But fears over sovereign debt have fueled the highest level of European economic pessimism since depths of the credit crisis. Nearly two-thirds of the panel identified EU sovereign debt funding as the number one tail risk (64 percent compared with 43 percent in June). A net 22 percent of respondents to the Regional Survey expect Europe’s economy to weaken in the coming 12 months – the most negative reading since April 2009.
European investors have sharply reduced positions across many sectors, but the most eye-catching position is in banks. A net 57 percent of the European panel is now underweight banks (versus 33 percent in June), leaving the sector at its lowest ebb since February 2009.
While respondents to the global survey have scaled back positions in eurozone equities, they have increased them in every other region, including the U.S. As sentiment improves, desire for a third round of quantitative easing (QE3) remains low – 40 percent of respondents said in July that they are not expecting QE3. But 48 percent of the panel says that QE3 will be necessary if the S&P 500 falls by 20 percent.
“Our question about QE3 this month shows that investors don’t want policy makers to panic now – but many expect the Fed to apply QE3 if the S&P 500 falls below 1,100,” said Michael Hartnett, chief Global Equity strategist at BofA Merrill Lynch Global Research. “Investors have acted decisively in response to recent developments in EU sovereign funding. The question is whether eurozone equities have been oversold,” said Gary Baker, head of European Equities strategy at BofA Merrill Lynch Global Research.
Sentiment towards GEM and Japan improves
As the eurozone suffers, Japan and Global Emerging Markets are the regions with the greatest positive sentiment momentum.
A net 33 percent of asset allocators were overweight Global Emerging Markets equities this month, a rise of 10 percentage points since June. Looking ahead, Global Emerging Markets is the region investors would most like to overweight.
Among Asian and emerging market portfolio managers, concerns over China’s growth prospects have eased. A net 24 percent of respondents are now predicting slower growth over the next 12 months down from a net 40 percent in June.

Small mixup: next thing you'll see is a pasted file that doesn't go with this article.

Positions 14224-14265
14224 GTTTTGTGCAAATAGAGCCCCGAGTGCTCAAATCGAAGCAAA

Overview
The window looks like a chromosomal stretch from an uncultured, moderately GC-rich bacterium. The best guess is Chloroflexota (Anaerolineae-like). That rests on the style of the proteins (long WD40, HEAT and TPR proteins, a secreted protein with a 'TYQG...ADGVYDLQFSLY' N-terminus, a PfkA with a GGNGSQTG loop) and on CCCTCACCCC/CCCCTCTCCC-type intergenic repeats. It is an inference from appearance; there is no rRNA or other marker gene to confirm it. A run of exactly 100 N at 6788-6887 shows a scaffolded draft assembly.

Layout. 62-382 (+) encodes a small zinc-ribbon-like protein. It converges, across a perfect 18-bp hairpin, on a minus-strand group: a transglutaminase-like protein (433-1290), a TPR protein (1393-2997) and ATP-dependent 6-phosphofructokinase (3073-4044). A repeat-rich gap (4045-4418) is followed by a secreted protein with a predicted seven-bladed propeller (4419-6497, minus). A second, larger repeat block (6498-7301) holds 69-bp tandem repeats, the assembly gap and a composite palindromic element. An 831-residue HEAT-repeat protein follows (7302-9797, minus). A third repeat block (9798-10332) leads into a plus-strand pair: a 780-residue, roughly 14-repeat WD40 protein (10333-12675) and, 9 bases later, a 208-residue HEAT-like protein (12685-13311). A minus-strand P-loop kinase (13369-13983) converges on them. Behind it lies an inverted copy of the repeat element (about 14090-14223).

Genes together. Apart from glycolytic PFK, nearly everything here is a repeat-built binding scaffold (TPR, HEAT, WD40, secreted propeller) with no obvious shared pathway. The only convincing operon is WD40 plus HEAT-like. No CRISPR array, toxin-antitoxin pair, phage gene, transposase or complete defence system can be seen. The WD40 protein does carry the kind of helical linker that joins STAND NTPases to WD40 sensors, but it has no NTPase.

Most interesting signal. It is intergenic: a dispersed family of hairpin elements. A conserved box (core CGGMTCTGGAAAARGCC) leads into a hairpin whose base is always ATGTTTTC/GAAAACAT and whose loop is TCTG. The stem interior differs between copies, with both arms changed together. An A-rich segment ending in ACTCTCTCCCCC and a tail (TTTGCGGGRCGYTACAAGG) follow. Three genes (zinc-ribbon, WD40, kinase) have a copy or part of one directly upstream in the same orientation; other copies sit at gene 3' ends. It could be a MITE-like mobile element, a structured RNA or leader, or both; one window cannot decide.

Allocations to Japanese equities received a large positive swing over the past month. A net 22 percent had been underweight in June, but that transformed to net 2 percent overweight in July. Expectations within Japan are also strong, especially regarding corporate performance. A net 76 percent of respondents to the Japanese Regional Survey expect corporate earnings to improve in the next 12 months, up from a net 54 percent in June. A net 56 percent believe that Japanese equities are undervalued.
Poor trading conditions dampen risk appetite
While July’s survey shows that appetite for global equities rose, it also suggests that the desire to invest has been constrained by poor trading conditions. The BofA Merrill Lynch Risk and Liquidity Composite indicator remained stable at 38 – a little below the average risk benchmark of 40. Cash holdings ticked downwards and the overall level of risk increased, although it remained below average. A net 21 percent of the panel is taking below average portfolio risk relative to their benchmark, compared with a net 26 percent in June.
Asset allocators increased equity allocations and reduced bond holdings. A net 35 percent of asset allocators were overweight equities in July, up from a net 27 percent in June. A net 45 percent of the panel was underweight bonds, up from a net 35 percent in June.
But investors have indicated that liquidity conditions worsened over the past month. A net 20 percent of the panel described liquidity conditions as positive, down from a net 35 percent in July. Visibility has also deteriorated. A net 35 percent of investors describe their current investment time horizon as shorter than normal – up from a net 26 percent in June and the weakest reading since May 2010.
Europeans betting on export-led stocks
Changes in European investors’ sector allocations reflect growth fears about the eurozone economy and the need to hunt for growth elsewhere. European investors are upping allocations to pro-cyclical exporters such as Autos and Parts, Basic Resources and Technology. In contrast, global sector allocations show a balance between defensive and cyclical stocks.